Twenty four years ago, when I myself was 24, I was in my last days of being extremely pregnant. I was absolutely side-show enormous, pushing past the very outer limits of maternity wear. By then, I think I lived in one of my Uncle Ben's large plaid shirts, an XL long-sleeve thermal top and black leggings with a forgiving waistband. I also lived in my Uncle Ben's former house near San Francisco State University, thanks to my parents, so it was always gray and cool, perfect weather for me when insulated by an extra 25 pounds, 9 of which, though I didn't know it at the time, were all baby.
It pleases me to count the days, to know that in just a couple, I will cross a big boundary: I will have been someone's mother for half my life. And then, every day after that, for MORE than half my life.
Other than breathing perhaps, I can't think of many other things I've done for 24 years straight, for half my life or more. OK, drinking coffee: sure, that's true. And reading books and being friends with people I've known since 8th grade (Scott, that's you) and high school (Old Joe, Frances, Lisa and more): OK, those are true, too. But still, half a life is a long, long time to be one thing, to be someone's mom, to know that that creature over there is half me, half someone-else, connected and also free, of the same cloth and yet completely individual.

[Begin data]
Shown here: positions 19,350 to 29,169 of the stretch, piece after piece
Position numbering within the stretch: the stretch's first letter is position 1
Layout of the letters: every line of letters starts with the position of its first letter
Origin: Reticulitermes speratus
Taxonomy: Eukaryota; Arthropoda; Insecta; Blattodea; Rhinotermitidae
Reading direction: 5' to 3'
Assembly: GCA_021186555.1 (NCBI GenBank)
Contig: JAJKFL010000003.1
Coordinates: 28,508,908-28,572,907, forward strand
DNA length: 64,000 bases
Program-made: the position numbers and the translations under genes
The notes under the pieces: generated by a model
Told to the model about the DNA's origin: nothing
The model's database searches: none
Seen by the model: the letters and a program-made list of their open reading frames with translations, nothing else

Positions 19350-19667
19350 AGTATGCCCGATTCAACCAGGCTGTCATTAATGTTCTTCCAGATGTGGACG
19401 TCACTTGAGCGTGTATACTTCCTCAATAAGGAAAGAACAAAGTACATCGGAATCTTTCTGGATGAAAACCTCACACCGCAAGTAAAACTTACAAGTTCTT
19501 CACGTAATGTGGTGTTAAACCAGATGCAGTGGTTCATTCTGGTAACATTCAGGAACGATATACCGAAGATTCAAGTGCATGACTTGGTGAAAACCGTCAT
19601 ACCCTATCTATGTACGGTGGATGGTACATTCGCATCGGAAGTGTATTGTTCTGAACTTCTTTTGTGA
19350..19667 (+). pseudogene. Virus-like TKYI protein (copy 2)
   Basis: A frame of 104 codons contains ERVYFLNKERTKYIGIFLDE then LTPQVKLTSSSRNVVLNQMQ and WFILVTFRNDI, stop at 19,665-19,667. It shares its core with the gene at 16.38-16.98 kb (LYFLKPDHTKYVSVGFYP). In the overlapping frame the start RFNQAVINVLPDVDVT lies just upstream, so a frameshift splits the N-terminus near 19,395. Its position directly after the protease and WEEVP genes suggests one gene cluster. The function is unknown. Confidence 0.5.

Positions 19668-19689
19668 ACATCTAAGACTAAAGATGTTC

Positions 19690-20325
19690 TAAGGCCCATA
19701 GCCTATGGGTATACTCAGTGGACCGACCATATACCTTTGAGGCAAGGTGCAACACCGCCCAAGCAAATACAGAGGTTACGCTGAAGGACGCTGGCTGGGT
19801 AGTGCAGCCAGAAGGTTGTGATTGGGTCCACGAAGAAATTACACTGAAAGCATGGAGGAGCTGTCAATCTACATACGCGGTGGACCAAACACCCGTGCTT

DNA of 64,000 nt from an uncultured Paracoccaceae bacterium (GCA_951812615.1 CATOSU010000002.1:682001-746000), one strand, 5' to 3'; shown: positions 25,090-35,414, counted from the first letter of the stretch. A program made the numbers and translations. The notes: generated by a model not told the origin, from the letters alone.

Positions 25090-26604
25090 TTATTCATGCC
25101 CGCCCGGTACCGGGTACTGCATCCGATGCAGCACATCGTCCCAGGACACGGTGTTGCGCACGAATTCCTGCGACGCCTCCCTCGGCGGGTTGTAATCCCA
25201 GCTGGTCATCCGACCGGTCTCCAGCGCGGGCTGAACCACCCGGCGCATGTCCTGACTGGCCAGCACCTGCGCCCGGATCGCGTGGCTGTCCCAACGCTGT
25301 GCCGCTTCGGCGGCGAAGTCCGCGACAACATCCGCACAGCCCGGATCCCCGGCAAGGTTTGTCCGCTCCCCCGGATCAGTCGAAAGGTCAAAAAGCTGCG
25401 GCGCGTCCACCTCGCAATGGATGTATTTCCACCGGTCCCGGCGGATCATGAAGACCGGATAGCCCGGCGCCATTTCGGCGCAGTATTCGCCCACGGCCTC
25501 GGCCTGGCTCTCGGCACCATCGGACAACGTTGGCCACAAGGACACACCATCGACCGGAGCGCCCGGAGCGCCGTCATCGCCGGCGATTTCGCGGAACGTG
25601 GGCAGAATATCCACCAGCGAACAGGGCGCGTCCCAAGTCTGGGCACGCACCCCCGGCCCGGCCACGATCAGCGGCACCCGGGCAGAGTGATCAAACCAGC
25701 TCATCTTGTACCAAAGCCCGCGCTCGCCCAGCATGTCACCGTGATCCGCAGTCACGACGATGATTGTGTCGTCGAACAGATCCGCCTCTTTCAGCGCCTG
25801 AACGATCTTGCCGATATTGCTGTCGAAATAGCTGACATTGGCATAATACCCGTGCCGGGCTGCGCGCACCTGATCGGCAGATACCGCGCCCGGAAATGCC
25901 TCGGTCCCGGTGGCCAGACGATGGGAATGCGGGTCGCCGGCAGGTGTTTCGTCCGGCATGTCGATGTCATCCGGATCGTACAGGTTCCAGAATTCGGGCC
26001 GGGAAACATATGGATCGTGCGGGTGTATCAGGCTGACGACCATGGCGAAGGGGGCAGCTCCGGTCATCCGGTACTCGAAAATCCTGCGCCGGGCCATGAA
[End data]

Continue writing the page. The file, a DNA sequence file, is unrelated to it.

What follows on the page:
There's a lot of delight in that.
Twenty four years ago I thought I was prepared for what is, essentially, something for which nothing can prepare you. I thought I knew; I didn't know shit. And yet, everything turned out great. Knowing is not essential. Preparation is helpful, but also not essential. I'm still learning to be unprepared, to leave room to be stunned, left wordless and breathless, by all that I don't know, that I can't know.
On Monday night I'll go through my annual ritual of reliving the whole experience: the slow start to the contractions, their insistence throughout the night, the early morning ride in my parents' VW camper to the hospital, The Kid's sunny birth at 2:16pm. I'll re-feel echoes of that long-ago pain, and celebrate the moment I first saw my boy with my own eyes, all 22" of him, all 9 pounds, purple feet and hands in fists, drawing that first long breath and wailing his arrival.
Happy 24th to my sweet child. Happy 24 years of motherhood to me.
It's good to be here, half a life later. So good.